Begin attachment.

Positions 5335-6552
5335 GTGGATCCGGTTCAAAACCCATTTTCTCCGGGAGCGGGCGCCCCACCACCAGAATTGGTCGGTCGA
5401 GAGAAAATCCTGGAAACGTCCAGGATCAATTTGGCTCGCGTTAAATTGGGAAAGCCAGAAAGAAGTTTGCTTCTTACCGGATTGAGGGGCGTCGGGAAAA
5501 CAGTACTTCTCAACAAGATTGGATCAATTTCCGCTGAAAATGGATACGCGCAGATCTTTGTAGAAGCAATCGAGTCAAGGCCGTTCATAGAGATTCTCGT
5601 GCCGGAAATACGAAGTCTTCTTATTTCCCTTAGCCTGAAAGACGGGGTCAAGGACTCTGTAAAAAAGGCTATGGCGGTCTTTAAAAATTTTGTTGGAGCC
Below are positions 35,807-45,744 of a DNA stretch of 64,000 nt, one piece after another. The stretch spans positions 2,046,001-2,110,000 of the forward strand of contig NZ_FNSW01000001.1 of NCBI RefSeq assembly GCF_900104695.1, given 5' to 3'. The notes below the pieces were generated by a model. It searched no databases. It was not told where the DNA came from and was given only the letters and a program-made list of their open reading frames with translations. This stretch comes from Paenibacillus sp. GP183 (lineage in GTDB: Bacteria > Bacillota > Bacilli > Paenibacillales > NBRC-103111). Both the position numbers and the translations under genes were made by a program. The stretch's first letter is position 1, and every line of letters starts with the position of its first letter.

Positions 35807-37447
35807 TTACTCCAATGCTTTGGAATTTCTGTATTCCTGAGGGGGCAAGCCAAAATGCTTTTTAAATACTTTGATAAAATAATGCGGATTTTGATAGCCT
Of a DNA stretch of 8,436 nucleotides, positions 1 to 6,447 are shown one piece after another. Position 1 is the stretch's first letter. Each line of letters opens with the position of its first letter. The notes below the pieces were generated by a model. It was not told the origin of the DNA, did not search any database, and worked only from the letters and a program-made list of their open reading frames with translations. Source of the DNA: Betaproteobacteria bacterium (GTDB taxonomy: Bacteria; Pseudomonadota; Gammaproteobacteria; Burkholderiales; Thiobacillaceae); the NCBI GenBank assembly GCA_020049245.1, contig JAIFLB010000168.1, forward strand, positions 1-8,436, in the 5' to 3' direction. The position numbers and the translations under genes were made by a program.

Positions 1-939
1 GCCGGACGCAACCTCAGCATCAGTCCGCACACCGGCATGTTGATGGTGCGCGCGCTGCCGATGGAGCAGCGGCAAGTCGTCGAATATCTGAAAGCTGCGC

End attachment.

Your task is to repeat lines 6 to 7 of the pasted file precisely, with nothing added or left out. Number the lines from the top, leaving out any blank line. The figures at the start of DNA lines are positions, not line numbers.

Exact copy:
Below are positions 35,807-45,744 of a DNA stretch of 64,000 nt, one piece after another. The stretch spans positions 2,046,001-2,110,000 of the forward strand of contig NZ_FNSW01000001.1 of NCBI RefSeq assembly GCF_900104695.1, given 5' to 3'. The notes below the pieces were generated by a model. It searched no databases. It was not told where the DNA came from and was given only the letters and a program-made list of their open reading frames with translations. This stretch comes from Paenibacillus sp. GP183 (lineage in GTDB: Bacteria > Bacillota > Bacilli > Paenibacillales > NBRC-103111). Both the position numbers and the translations under genes were made by a program. The stretch's first letter is position 1, and every line of letters starts with the position of its first letter.

Positions 35807-37447